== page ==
“I’m not a cancel culture guy. I don’t like the cancel culture,” Rios said. “We learn from that history. We talk about that history. I think these people who are controversial or may have done some questionable things in the past, we shouldn’t cancel them. We should perhaps put them where they belong proportionally and then allow a discussion to follow through with it.”

Jerry Nieblas’ cousin, Gigi Nieblas, likes the new seal design—including the depictions of oranges.

“I love different parts of it, most of it. I love the oranges, because we used to ride our horses and be able to eat oranges,” Gigi Nieblas said. “They were plentiful. Orange trees have always been a part of this area since I’ve been here.”

Gigi Nieblas also likes the depictions of walnuts on the new seal, because her ancestors took care of walnut groves at what is now The Ecology Center.

Rios also praised aspects of the new seal.

“This is nailing it, in a lot of different ways. I’m in tune with Saddleback. Saddleback is prominent,” Rios said. “I like that, because of all our history that goes there and all the people that would go up there.”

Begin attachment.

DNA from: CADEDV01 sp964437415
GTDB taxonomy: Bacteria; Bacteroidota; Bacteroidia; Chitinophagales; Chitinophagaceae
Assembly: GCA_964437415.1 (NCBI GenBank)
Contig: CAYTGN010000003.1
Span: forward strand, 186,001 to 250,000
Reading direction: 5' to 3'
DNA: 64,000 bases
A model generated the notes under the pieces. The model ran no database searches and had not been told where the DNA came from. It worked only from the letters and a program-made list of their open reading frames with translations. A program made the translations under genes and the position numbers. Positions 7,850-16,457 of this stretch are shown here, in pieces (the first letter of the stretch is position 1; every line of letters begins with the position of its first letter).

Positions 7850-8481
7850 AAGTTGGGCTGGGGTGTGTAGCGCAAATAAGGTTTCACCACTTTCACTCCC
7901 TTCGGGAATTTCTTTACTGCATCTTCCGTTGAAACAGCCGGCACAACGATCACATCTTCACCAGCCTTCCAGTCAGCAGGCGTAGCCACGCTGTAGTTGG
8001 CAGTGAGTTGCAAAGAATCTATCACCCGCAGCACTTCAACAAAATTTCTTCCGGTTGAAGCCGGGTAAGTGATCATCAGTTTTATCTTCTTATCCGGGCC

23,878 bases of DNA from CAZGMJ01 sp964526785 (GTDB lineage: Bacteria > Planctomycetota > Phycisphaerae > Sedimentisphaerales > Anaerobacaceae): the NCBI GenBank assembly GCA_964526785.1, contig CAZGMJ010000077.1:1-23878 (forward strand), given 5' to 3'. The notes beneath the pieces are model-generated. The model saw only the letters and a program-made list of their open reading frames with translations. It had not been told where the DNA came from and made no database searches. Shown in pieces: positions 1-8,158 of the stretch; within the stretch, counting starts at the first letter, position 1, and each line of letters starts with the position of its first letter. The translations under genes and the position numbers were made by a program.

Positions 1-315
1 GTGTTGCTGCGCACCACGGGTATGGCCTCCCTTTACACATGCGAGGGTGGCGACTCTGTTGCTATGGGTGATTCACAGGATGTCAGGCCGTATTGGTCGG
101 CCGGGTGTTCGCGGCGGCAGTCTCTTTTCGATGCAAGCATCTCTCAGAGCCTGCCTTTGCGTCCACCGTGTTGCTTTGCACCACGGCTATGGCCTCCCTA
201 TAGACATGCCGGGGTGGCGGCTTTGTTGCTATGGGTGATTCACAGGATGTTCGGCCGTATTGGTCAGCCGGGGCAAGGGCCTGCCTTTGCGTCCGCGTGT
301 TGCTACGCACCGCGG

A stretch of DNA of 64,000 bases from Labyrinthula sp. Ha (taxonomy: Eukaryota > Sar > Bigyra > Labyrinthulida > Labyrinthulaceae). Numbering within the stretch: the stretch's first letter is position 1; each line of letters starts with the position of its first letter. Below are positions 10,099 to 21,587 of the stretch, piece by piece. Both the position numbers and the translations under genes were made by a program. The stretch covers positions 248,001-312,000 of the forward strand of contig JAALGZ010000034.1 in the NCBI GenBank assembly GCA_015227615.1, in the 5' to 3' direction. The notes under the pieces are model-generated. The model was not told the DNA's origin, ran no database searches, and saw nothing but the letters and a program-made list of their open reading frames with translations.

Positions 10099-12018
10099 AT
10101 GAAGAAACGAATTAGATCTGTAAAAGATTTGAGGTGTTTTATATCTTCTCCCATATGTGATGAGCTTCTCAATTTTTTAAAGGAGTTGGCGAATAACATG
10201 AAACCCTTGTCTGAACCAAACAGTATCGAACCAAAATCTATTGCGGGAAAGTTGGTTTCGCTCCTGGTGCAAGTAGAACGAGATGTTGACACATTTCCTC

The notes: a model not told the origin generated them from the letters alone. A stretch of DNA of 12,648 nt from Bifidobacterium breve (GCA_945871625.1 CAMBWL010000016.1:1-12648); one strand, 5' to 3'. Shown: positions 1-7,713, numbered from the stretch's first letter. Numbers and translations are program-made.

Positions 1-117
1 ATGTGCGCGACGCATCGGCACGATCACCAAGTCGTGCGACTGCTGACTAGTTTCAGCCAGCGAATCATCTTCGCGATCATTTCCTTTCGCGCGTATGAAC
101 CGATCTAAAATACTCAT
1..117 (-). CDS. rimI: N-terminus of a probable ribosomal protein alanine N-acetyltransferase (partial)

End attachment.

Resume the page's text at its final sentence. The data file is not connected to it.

Other people familiar with Serra shared their perspectives on him when contacted by The Capistrano Dispatch, including JSerra Catholic High School President Rich Meyer.

Serra left a legacy through his contributions to Southern California and as the “spiritual father” of the West Coast, Meyer said. JSerra is “blessed” to carry his name, Meyer said.

“We’re really unfazed,” Meyer said of criticisms of Serra. “His legacy is a testament of someone who gave his life to others.”

Serra should continue to be honored “unequivocally,” and his memory is depicted “everywhere you look” in San Juan Capistrano, Meyer said. Serra did a lot of good for a lot of people and displayed fortitude, Meyer said.

“It’s always easy to criticize history from a modern perspective,” Meyer said.

There are no plans to change the JSerra school name. Meyer declined to comment on the new San Juan seal, as he was unfamiliar with it.